The second life of Elvis Presley (but not the one you’re thinking of)

By the ’60s Elvis Presley’s Danish manager Colonel Tom Parker had pushed him into a heavy film making schedule. With a focus on formulaic, modestly budgeted musical comedies, Presley fell into a mire of exclusivity clauses and disenfranchisement.

Previously he had left the world of rock n’ roll to join the United States Army between March 1958 and March 1960. At this point in time he was the biggest name in entertainment.

Deeply unhappy with his career, historians Connie Kirchberg and Marc Hendrickx describe it as such.

“By then, of course, the damage had been done. Elvis was viewed as a joke by serious music lovers and a has-been to all but his most loyal fans.”

Shortly before Christmas 1966, more than seven years since they first met, Presley proposed to Priscilla Beaulieu and they were married in May ’67 at a brief ceremony in their suite at the Alladin Hotel in Vegas.

After the flop of the Clambake LP, Elvis’s sixteenth soundtrack album, that RCA executives recognised a problem. On February 1, 1968, Presley’s only child Lisa Marie was born. This helped to alleviate Presley’s despondency and set him on track for his historical ’68 Comeback Special.

Thus plans were made for The Kings iconic 1968 Comeback Special. The most legendary Elvis Presley concert of all time.

Elvis Presley

Elvis Presley’s 1968 Comeback Special was an iconic return for The King. Not least of all because he orgasmed in his black leather pants during the performance.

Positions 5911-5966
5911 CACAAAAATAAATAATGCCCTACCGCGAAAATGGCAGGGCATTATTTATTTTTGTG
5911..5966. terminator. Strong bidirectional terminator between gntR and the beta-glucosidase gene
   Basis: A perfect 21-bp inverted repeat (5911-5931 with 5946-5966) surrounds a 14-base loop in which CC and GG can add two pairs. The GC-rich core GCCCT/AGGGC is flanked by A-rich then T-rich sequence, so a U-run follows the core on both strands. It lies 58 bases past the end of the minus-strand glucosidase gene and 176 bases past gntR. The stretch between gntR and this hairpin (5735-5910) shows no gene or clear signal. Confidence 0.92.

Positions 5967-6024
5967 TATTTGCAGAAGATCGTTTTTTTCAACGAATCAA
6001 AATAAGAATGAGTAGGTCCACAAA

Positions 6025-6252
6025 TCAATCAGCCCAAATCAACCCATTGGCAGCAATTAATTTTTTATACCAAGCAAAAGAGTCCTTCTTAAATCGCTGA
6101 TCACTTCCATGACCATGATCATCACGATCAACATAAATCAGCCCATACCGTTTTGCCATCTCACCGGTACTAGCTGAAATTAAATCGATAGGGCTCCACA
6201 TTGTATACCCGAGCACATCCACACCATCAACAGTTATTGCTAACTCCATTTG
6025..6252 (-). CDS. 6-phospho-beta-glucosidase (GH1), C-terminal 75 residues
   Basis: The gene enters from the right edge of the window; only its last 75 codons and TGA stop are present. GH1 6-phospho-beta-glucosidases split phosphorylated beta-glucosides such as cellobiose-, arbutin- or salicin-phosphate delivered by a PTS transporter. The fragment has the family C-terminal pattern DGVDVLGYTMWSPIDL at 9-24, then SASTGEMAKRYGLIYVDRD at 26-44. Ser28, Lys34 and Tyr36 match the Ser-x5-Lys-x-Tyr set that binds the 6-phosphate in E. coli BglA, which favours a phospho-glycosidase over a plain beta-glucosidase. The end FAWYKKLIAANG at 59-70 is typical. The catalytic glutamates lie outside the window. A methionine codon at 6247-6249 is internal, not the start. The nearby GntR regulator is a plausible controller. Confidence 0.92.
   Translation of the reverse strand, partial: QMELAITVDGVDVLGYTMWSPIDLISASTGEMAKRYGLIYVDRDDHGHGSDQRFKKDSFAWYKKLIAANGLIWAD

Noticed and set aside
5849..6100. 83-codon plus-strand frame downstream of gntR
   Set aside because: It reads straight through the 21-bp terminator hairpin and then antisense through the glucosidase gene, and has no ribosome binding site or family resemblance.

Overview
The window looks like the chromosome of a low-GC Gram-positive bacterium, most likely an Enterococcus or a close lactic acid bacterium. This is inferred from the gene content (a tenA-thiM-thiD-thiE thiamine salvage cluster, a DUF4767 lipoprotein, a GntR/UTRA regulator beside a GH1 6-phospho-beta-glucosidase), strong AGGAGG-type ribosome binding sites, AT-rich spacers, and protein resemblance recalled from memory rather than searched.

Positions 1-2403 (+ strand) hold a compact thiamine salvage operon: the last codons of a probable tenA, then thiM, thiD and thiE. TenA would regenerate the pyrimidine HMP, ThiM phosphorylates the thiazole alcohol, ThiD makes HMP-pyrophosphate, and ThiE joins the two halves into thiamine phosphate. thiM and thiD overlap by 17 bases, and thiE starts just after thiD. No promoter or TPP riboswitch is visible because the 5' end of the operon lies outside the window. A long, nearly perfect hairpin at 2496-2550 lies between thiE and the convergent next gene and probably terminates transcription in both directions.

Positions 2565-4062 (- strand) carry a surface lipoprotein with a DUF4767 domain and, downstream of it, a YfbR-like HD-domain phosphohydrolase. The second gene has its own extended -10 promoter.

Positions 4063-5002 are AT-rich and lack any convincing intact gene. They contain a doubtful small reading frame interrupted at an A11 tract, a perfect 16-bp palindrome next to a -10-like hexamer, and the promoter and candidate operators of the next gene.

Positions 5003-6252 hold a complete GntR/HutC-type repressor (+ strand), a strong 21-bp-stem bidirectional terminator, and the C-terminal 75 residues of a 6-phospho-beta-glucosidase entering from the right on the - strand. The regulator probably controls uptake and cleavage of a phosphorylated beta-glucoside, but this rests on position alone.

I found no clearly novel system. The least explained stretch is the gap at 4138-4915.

The Nerves

“Elvis was hardly ever nervous – but he was then,” recalls drummer D.J. Fontanna. It was true he had been out of the musical limelight for a while, “We played a couple of songs, and it got loose after a while, and it turned out fine.”

Though if Presley has shaking in his boots he sure as hell didn’t show it when he appeared onscreen. Dressed head to toe in black leather and armed with a piercing stare and curled lip he was the epitome of cool.

At first however, Presley was so sceptical that it almost didn’t happen. When the famously iron-willed Colonel Tom Parker met with NBC he proposed they produce a TV special where Elvis would sing Christmas songs.

At the time television specials featured multiple artists whereas this would feature solely on Presley. The unorthodox approach was then commandeered by Hullabaloo director Steve Binder and producer Bones Howe who proposed Presley do “something really important” and announce his return as a performer.

The proof was in the pudding. According to Binder, when The King came backstage after the performance and costume designer Bill Belew, while drying the star’s sweat soaked outfit, discovered that Presley had orgasmed into his black leather pants.

“There is something magical about watching a man who has lost himself find his way back home,” critic Jon Landau remarked. “He sang with the kind of power people no longer expect of rock ‘n’ roll singers. He moved his body with a lack of pretension and effort that must have made Jim Morrison green with envy.”

At Presley’s behest they flew in his old bandmates, Fontana and guitarist Scotty Moore and they begun rehearsals for the segment. Binder later decided they needed one more song to fill out the segment over a Christmas tune. Thus they beseeched vocal arranger Earl Brown to compose the ode to racial harmony, If I Can Dream.